To assess whether we could molecularly characterize the GEDI-captured CTCs, we performed proof-of-principle experiments in which prostate cancer cells were spiked into 1 ml of blood from a healthy donor, captured by the device and analyzed for the presence of androgen receptor (AR) point mutations or expression of TMPRSS2:ERG gene fusion protein. To detect the T868A (ACT-GCT) single point mutation in the AR ligand-binding domain [19], 50 C4-2 cells were added into 1 ml of healthy donor blood flown through the GEDI device, and RNA was extracted by direct lysis on the device followed by cDNA sequencing (Figure 4A). In parallel, sequencing was performed on RNA extracted from 1 ml of the same donor blood processed similarly (negative control) and on RNA extracted from 50 C4-2 cells (positive control). As expected, the T868A mutation was clearly detected in the C4-2 cells (Figure 4A, top and middle panel) but absent from the negative control. The point mutation was also detected in the spiked blood sample, with the mutant peak (A) accounting for 70% of the nucleotide present at this position and the wild-type (T) for 30%. This result is consistent with the previously reported cell capture purity rate of 68% obtained with fluorescently labeled prostate cancer cells spiked into 1 ml peripheral blood from a healthy donor and flown through the GEDI microdevice [10].

Figure 4. Functional characterization and detection of genetic alterations in GEDI-captured cells.

(A) Captured cells exhibit high purity, enabling the identification of single point mutations. The T868A (ACT-GCT; Thr-Ala) AR single-point mutation is detected from RNA extracted from 50 C4-2 cells spiked into 1 ml of healthy-donor blood and captured by the GEDI device (third row, arrow). Sequencing results from 1 ml blood from the same healthy donor (top row) or from 50 C4-2 cells in culture (middle row) are also depicted. (B) The TMPRSS2:ERG fusion protein is detected in GEDI-captured CTCs from a CRPC patient. PSMA-captured CTCs were stained on the device with an anti-ERG antibody. Representative examples of three PSMA+/CD45− CTCs are shown, two of which are positive for ERG. Scale bars: 10 microns.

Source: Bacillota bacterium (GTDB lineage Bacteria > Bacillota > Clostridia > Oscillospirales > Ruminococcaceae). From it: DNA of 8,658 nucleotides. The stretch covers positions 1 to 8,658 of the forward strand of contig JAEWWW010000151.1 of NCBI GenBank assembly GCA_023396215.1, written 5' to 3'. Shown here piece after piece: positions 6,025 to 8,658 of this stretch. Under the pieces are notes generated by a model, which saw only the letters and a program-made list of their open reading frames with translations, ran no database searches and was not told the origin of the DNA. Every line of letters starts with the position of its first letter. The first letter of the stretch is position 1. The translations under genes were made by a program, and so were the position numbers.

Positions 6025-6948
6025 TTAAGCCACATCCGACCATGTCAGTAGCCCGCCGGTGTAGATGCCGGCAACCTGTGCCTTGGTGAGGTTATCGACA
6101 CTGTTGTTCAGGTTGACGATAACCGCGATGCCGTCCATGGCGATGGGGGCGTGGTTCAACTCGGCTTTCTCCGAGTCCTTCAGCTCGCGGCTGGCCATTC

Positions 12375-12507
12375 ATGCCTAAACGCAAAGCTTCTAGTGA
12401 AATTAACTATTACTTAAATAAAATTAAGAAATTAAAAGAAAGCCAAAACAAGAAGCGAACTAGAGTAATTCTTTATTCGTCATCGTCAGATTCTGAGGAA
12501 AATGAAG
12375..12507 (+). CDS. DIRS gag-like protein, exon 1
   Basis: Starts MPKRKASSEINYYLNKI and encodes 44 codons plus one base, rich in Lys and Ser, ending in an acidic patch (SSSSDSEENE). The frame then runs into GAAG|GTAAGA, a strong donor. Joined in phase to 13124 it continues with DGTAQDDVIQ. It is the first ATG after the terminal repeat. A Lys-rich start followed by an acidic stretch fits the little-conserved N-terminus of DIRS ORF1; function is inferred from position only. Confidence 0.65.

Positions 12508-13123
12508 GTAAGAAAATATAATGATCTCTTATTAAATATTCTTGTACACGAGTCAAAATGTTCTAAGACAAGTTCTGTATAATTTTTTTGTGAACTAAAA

In addition, the presence of the TMPRSS2:ERG fusion protein could be detected by immunostaining with the rabbit monoclonal anti-ERG antibody [20] in fusion-positive vCaP prostate cancer cells captured by the device and analyzed by multiplex confocal microscopy (Figure S3). Similar analysis on GEDI-captured CTCs from a CRPC patient revealed the presence of both ERG positive and ERG negative cells, while CD45+ leucocytes were negative for ERG protein (Figure S3, panel C), indicating the specificity of ERG staining for prostate cancer-derived cells.

Functional assays: tubulin bundling upon exposure to taxanes

Given the high purity and viability of the GEDI-captured CTCs, we next tested the hypothesis that CTC chemosensitivity to taxanes following ex vivo treatment on the GEDI microdevice could predict a patient's clinical response to therapy. Taxanes (paclitaxel, docetaxel and cabazitaxel), which are commonly used to treat CRPC patients [21][23] act by stabilizing microtubule polymers and inducing the formation of microtubule bundles. Microtubule bundling is readily detectable by immunofluorescence staining, due to their increased fluorescence intensity, distinct shape and cytoplasmic organization when viewed in maximum signal projection [24]. Microtubule bundling is the first event induced by taxane treatment, resulting in downstream mitotic arrest and apoptotic cell death, and is therefore an appropriate marker of efficient taxane drug-target engagement.